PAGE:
Lawyers called for the matter concerning the extent of the supervisory/supervising powers of the Supreme Court over the Parliament to be resolved in the new Constitution.

Attorney-at-Law Lal Wijenayake said that they were for the supremacy of the Constitution as opposed to the supremacy of the Parliament.

Those who went to the Supreme Court against the Value Added Tax (Amendment) Bill, did so on the basis that such was not discussed in the Cabinet, he noted, adding that in this case the Supreme Court was not questioning Parliamentary procedure but the procedure in the enactment of an Act of Parliament.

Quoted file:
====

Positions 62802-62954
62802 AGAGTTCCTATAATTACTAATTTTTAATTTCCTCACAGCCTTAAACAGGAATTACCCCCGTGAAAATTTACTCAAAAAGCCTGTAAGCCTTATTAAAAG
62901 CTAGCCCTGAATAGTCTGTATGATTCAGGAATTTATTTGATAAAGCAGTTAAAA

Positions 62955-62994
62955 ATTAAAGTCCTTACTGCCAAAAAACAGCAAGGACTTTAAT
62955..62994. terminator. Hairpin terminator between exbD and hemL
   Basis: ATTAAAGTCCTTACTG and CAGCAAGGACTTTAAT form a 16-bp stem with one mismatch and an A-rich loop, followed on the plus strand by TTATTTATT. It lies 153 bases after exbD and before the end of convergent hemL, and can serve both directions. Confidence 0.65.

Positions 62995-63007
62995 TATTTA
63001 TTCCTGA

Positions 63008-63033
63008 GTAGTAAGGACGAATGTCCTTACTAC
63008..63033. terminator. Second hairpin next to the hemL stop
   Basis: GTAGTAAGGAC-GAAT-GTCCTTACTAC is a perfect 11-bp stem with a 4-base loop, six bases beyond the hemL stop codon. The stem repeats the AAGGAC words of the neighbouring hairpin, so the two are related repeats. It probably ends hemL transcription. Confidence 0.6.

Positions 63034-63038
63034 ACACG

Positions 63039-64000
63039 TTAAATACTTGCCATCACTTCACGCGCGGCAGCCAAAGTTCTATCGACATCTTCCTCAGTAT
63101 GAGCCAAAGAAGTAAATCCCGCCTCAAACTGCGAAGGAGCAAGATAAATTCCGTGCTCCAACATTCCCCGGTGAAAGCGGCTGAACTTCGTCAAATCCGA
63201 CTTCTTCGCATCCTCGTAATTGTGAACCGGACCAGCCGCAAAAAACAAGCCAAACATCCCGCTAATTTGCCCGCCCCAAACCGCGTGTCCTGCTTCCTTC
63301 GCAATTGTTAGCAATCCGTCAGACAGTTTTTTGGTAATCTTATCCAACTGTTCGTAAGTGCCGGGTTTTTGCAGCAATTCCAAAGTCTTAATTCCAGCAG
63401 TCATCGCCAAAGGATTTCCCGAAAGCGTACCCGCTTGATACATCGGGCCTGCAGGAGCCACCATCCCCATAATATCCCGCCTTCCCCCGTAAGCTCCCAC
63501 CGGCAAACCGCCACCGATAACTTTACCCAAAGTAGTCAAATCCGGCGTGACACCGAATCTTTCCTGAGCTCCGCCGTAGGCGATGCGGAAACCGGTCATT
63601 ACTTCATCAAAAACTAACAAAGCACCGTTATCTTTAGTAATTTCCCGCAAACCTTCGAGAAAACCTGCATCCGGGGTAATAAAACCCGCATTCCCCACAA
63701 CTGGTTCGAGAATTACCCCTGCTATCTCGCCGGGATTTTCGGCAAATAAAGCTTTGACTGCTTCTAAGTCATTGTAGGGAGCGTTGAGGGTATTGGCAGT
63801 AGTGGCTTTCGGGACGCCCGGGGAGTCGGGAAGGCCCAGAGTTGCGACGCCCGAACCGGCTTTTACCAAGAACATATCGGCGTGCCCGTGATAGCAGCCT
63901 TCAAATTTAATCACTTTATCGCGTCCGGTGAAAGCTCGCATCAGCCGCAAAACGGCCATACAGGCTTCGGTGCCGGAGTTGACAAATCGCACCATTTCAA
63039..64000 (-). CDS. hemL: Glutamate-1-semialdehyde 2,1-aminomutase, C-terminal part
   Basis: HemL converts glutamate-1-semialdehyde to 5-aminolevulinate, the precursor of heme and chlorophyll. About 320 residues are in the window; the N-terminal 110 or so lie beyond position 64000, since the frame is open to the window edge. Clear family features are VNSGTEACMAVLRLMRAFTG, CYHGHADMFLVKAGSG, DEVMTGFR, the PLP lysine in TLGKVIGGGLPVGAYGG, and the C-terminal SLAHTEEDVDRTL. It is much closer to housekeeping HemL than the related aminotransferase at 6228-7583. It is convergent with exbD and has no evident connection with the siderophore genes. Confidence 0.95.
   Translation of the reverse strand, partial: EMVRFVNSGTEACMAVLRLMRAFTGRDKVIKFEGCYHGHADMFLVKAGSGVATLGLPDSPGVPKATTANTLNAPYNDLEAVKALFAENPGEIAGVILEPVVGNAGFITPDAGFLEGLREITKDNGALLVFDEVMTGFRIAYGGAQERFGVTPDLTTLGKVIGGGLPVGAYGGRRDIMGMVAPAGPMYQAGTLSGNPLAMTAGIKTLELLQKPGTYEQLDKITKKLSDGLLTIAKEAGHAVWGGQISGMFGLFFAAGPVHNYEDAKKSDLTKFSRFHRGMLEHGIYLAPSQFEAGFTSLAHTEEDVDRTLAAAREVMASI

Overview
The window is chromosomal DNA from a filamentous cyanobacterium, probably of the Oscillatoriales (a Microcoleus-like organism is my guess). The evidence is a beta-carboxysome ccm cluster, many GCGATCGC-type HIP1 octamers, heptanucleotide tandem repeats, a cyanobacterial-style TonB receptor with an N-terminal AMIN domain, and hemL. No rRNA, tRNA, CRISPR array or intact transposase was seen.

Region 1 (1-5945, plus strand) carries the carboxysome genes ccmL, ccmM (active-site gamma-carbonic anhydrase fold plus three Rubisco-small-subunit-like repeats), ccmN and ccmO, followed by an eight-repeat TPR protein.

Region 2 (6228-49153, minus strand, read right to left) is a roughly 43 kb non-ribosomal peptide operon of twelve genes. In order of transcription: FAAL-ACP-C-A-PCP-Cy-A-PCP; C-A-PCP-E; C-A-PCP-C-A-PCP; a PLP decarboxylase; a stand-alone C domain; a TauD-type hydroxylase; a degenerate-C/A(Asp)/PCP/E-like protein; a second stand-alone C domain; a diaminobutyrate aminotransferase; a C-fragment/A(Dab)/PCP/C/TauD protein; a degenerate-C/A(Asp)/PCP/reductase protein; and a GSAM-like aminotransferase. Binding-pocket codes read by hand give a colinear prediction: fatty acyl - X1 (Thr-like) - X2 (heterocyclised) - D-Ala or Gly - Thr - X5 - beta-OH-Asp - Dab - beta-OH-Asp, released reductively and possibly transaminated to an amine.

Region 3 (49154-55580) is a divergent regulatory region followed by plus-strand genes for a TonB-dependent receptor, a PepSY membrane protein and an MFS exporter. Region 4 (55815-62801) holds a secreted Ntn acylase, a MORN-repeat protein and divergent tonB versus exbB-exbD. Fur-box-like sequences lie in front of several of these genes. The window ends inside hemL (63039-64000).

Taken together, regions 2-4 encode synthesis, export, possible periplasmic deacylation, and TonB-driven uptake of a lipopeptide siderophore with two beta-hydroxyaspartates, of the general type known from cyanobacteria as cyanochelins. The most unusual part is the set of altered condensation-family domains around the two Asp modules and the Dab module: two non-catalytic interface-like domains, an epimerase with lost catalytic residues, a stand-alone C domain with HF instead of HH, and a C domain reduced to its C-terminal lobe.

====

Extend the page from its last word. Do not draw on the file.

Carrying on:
“This is a tricky question that requires in-depth study. There is a previous order given by former Speaker Anura Bandaranaike when the Supreme Court tried to comment on Parliamentary procedure. The issue is whether the judiciary can intervene in the Parliament. Is this a case where the Supreme Court has judicial review over the Parliament? Can the Supreme Court question the procedures adopted in the Parliament by the legislature. Once Parliament decides and the Speaker signs, it becomes the law, after which the Supreme Court cannot do anything. This situation has led to conflicts in the past too. Should steps be taken or not taken, the new Constitution must clarify the matter,” he observed. (RLJ)